During the previous funding period, we utilized our in vitro and in vivo models of the multiple myeloma (MM) cell in the bone marrow (BM) milieu to demonstrate the molecular mechanisms whereby proteasome inhibitors target tumor cells, host tumor interactions, and the BM microenvironment to overcome conventional drug resistance. We then rapidly translated these laboratory findings to the clinic leading to the FDA approval of Bortezomib for relapsed refractory MM in 2003 and relapsed MM in 2005. Importantly, our correlative science studies of patient samples have identified genomic profiles of patients most likely to respond. Although Bortezomib represents a major advance, not all patients respond, those that respond relapse, and no patients are cured. This proposal will therefore focus on using oncogenomics to define mechanisms of Bortezomib resistance. We will then validate novel targeted therapies to overcome Bortezomib resistance for evaluation in derived clinical trials.. To achieve these goals, we will pursue the following Specific Aims: to define the molecular determinants of proteasome inhibitor resistance using high throughput RNAi screens interrogating the effects of silencing the """"""""druggable genome"""""""" in a proteasome inhibitor resistant MM cell line (Specific Aim 1);to define strategies to overcome proteasome inhibitor resistance using in vitro preclinical models (Specific Aim 2);and to conduct preclinical in vivo studies and clinical trials to enhance sensitivity or overcome resistance to proteasome inhibitors (Specific Aim 3). This new paradigm to overcome proteasome inhibitor resistance in MM has great promise not only to change the natural history of MM, but also to serve as a model for targeted therapeutics directed to improve outcome of patients with other hematologic malignancies as well as solid tumors.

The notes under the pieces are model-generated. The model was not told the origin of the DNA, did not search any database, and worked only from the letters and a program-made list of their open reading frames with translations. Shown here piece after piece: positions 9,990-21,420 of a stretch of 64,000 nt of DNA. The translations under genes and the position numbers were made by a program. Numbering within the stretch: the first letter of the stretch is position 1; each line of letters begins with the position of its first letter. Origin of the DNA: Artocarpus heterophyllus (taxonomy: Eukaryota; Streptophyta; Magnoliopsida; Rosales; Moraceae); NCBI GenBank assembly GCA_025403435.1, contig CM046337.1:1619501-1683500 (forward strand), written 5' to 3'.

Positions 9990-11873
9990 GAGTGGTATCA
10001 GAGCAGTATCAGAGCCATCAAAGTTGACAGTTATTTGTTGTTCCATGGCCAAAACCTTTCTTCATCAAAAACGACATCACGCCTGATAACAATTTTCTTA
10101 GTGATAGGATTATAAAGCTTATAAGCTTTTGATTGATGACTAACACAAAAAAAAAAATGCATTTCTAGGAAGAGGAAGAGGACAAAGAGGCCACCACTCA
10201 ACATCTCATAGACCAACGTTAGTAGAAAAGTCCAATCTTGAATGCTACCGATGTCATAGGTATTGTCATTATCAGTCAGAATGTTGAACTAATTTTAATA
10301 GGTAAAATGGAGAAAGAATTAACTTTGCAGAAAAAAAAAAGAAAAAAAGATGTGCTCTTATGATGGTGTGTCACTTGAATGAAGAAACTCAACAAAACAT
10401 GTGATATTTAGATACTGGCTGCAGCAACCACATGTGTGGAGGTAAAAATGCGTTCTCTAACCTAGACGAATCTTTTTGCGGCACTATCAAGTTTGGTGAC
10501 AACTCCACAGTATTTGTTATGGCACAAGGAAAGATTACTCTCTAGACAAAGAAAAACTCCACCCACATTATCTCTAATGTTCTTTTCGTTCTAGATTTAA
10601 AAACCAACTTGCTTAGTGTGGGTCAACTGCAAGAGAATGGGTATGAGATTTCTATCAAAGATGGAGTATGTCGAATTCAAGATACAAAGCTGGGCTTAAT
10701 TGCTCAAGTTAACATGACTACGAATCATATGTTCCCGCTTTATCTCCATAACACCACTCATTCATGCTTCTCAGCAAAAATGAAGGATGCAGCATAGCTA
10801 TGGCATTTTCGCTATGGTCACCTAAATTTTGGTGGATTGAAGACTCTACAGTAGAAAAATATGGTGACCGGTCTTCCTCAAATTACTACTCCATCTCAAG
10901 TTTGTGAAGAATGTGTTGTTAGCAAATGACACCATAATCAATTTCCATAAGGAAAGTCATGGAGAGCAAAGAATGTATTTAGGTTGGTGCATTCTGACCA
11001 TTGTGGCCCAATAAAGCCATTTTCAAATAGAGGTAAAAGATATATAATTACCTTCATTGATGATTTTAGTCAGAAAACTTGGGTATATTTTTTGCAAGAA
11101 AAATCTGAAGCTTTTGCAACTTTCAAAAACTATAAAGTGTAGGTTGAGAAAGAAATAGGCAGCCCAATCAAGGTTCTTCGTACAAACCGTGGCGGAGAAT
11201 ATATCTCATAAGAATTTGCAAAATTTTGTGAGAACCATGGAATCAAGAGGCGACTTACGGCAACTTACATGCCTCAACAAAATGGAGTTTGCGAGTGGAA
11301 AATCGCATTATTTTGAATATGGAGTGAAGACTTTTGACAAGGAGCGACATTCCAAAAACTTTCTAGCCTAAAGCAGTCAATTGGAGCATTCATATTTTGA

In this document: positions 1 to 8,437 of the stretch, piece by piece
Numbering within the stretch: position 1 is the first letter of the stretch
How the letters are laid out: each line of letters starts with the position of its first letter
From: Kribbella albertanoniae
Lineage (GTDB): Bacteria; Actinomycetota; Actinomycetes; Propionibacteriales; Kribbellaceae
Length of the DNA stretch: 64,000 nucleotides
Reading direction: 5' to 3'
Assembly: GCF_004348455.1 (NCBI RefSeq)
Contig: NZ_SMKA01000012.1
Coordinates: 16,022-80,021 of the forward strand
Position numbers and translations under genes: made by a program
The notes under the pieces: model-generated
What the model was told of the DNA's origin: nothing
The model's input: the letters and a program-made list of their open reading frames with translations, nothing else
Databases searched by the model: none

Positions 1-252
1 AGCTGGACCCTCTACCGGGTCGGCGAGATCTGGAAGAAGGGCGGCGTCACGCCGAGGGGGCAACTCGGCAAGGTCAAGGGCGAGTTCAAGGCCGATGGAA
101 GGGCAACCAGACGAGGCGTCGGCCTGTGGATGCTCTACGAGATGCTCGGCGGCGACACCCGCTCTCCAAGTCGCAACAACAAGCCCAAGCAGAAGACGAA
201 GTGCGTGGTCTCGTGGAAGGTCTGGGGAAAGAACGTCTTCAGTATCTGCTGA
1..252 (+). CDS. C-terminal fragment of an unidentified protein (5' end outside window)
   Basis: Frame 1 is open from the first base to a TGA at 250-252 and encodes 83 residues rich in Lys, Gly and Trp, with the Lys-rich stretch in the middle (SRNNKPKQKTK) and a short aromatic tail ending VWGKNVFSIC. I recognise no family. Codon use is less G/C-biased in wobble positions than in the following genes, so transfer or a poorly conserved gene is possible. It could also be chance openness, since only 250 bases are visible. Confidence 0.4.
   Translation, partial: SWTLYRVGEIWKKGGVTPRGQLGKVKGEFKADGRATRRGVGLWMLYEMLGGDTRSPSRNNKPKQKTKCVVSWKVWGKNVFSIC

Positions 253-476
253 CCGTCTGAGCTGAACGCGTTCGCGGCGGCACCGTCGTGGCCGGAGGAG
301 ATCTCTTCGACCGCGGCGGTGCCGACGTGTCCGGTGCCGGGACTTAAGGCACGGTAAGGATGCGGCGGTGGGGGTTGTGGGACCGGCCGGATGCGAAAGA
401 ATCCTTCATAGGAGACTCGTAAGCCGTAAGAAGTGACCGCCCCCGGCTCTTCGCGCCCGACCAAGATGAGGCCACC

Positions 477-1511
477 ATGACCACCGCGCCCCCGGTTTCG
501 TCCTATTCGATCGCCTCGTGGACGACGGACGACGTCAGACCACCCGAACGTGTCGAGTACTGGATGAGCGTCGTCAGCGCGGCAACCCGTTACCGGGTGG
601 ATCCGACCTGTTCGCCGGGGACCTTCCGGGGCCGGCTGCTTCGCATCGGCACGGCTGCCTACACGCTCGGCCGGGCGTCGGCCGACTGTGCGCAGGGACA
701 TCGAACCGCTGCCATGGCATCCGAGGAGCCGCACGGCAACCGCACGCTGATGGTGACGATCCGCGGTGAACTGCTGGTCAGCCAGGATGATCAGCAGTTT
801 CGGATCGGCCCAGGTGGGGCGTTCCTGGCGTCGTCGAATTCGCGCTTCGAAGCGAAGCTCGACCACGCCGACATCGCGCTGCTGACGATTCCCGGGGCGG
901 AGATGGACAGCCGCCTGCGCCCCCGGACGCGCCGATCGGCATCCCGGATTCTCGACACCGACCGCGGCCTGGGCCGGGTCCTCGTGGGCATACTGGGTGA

National Institute of Health (NIH)
National Cancer Institute (NCI)
Specialized Center (P50)
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Special Emphasis Panel (ZCA1-GRB-I)
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Dana-Farber Cancer Institute
United States
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